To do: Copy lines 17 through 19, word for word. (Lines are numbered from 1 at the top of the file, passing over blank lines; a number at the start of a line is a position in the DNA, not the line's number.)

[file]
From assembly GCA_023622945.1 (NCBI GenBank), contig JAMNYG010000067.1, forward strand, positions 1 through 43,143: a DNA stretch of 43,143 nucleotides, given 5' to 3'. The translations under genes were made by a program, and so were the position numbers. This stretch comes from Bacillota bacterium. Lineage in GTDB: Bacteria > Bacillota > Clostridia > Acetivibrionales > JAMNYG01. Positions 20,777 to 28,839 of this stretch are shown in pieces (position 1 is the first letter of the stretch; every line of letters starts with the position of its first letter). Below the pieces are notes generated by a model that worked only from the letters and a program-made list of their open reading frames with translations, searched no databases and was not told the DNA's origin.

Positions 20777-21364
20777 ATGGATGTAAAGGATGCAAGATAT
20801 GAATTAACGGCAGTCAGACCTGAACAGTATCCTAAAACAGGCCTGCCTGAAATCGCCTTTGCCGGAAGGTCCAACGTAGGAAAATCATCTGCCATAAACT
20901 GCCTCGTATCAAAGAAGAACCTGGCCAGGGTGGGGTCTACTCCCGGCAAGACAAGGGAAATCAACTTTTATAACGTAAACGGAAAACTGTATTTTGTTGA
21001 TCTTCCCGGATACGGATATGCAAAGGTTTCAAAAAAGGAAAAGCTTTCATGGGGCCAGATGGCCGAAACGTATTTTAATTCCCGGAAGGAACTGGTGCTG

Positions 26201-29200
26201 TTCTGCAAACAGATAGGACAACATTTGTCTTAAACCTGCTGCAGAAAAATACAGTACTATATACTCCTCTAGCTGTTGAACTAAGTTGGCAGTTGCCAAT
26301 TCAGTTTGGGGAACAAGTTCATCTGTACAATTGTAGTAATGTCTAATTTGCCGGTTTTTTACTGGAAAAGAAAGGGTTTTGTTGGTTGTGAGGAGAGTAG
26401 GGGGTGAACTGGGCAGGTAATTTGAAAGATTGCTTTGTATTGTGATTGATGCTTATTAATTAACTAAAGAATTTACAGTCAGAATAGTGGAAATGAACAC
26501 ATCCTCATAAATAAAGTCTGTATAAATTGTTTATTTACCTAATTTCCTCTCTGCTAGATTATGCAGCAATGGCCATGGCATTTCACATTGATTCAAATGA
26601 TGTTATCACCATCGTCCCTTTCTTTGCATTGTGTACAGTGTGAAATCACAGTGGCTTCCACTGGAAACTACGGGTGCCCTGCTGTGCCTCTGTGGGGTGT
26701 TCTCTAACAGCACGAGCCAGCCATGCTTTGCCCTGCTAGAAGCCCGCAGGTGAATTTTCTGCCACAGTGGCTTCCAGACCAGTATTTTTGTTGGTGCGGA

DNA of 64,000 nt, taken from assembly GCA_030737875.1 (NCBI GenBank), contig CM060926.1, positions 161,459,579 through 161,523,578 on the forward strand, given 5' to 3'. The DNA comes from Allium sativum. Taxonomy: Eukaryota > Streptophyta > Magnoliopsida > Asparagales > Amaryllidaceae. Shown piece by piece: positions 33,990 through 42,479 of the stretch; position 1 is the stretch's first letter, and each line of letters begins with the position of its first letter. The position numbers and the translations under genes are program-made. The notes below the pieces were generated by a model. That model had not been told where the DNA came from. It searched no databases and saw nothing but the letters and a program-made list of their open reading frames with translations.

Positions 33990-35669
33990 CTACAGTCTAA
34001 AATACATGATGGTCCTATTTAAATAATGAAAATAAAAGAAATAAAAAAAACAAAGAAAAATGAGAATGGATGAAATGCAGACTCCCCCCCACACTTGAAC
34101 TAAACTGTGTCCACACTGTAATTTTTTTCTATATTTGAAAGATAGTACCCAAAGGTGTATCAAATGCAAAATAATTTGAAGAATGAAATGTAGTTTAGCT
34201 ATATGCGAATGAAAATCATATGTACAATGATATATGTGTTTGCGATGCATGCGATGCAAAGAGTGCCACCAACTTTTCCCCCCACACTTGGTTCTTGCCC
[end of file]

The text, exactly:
34001 AATACATGATGGTCCTATTTAAATAATGAAAATAAAAGAAATAAAAAAAACAAAGAAAAATGAGAATGGATGAAATGCAGACTCCCCCCCACACTTGAAC
34101 TAAACTGTGTCCACACTGTAATTTTTTTCTATATTTGAAAGATAGTACCCAAAGGTGTATCAAATGCAAAATAATTTGAAGAATGAAATGTAGTTTAGCT
34201 ATATGCGAATGAAAATCATATGTACAATGATATATGTGTTTGCGATGCATGCGATGCAAAGAGTGCCACCAACTTTTCCCCCCACACTTGGTTCTTGCCC